It's deceptively simple, this little book. Conversational. The author describes the famous icon of Christ of Sinai: ''Look at the icon of Christ again. You may find his gaze unsettling, as if He is looking back at you, or even through you. My husband, a pastor, once received a phone call from a retired humanities professor. The caller said that he was a lifelong atheist and humanist who was mostly ignorant of religion. But then someone had given him a copy of this icon. 'When I look at it, I have the sensation that He's looking into my soul,' he said. 'Before this, I didn't even think there was such a thing as a soul.''' Immediately you find yourself no longer a detached observer but an engaged subject. Therein lies this book's brilliance. Yes, it also contains plenty of necessary and helpful explanations of icons and their place in Orthodox churches and worship. But its genius is the way it draws you beyond the externals of icons into something deeper -- a sense of their immediate relevance and ability to convey the essence of the festivals or persons they represent. Another unassuming triumph for Mathewes-Green.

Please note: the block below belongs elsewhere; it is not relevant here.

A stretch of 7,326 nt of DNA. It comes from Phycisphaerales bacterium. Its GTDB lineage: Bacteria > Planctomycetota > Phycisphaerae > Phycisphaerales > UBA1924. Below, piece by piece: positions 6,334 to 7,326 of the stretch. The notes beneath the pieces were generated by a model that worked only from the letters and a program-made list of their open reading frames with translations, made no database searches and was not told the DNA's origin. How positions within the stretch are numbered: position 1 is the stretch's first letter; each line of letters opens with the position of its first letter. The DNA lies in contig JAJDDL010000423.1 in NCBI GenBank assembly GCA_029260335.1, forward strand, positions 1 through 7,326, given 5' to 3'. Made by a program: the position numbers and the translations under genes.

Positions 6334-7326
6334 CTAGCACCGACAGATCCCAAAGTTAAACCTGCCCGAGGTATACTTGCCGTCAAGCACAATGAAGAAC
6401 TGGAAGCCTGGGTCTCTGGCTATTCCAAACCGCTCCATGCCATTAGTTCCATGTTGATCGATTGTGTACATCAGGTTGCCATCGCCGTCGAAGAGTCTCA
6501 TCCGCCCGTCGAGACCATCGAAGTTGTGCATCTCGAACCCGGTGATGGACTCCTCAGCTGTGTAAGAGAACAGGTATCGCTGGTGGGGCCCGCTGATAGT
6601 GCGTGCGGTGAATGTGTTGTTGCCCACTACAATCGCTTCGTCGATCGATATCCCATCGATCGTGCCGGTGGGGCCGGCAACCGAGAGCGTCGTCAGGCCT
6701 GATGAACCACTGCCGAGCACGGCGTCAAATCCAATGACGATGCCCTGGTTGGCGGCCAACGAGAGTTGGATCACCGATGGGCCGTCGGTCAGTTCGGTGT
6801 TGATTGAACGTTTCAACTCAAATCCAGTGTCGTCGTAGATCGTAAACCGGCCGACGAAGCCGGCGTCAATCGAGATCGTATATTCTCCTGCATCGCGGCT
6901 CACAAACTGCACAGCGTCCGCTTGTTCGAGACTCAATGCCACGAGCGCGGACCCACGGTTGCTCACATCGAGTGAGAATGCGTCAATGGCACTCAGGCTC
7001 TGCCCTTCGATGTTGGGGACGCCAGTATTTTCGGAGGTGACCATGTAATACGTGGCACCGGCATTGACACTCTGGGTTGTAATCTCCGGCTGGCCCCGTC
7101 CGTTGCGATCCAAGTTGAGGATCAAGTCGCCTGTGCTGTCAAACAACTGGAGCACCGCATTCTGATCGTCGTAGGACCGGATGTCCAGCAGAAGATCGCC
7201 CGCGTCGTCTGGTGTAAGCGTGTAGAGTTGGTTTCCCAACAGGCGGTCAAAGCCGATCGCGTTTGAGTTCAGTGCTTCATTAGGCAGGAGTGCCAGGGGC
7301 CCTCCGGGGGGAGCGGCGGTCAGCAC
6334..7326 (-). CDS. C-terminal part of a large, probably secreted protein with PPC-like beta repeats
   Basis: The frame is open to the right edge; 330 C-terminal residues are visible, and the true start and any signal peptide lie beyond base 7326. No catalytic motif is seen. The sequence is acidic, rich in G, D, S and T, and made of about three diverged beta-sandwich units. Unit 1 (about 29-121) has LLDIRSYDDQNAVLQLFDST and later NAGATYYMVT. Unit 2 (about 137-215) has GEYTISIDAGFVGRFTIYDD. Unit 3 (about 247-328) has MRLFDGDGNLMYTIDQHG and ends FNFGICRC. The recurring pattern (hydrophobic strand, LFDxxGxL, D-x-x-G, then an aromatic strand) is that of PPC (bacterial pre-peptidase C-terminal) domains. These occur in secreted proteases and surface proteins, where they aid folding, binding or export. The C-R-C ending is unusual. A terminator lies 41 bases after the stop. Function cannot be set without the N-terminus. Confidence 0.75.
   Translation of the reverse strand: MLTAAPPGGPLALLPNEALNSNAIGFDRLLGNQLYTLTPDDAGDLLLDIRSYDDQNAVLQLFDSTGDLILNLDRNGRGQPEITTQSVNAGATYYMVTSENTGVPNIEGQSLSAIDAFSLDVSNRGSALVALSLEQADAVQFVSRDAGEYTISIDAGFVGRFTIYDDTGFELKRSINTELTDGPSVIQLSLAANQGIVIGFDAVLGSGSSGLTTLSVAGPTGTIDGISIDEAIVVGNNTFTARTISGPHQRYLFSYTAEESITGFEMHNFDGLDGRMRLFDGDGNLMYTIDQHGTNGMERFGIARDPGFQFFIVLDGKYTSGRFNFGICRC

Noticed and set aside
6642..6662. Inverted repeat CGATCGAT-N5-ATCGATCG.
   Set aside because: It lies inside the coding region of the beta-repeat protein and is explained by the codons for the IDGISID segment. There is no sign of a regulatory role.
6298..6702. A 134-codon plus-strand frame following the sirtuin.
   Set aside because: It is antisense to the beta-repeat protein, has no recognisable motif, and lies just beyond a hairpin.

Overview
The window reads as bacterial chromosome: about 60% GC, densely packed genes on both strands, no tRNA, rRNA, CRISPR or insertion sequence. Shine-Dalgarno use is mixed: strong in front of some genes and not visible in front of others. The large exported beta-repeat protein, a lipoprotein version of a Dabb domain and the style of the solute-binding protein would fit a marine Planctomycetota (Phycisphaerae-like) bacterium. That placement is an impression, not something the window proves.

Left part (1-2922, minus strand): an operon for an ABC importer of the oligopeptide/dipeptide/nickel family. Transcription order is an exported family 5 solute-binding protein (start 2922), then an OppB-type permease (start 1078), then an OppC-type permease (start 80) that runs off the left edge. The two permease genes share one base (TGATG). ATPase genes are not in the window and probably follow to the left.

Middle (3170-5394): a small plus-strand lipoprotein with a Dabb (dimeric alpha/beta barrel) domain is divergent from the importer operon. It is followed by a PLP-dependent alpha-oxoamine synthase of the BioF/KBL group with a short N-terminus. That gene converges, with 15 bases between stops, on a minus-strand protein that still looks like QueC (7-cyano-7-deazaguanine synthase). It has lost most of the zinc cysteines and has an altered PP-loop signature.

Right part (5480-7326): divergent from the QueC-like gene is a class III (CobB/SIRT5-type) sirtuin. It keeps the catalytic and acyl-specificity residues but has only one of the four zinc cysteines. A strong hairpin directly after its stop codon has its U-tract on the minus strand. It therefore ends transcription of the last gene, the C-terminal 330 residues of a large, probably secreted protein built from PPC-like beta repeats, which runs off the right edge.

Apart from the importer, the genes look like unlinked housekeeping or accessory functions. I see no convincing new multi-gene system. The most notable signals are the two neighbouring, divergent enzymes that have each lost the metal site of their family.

An Eighth Day View:
A unique view of icons. Unlike many books of meditations on icons, this book presents a unique opportunity for readers to visit an imaginary church and see icons "in action" throughout the year--to stand alongside worshippers for whom the use of icons is a natural part of their devotional lives. Reproductions of icons on the book jacket and in the inside text allow the reader to view the icons that would be found in a typical contemporary Orthodox church, as Frederica Mathewes-Green explains their history and theology. Stories of saints and texts of the prayers appointed for the day enhance the devotional quality of the book. Anyone interested in understanding and "praying with" icons will benefit from the warmhearted practical guide.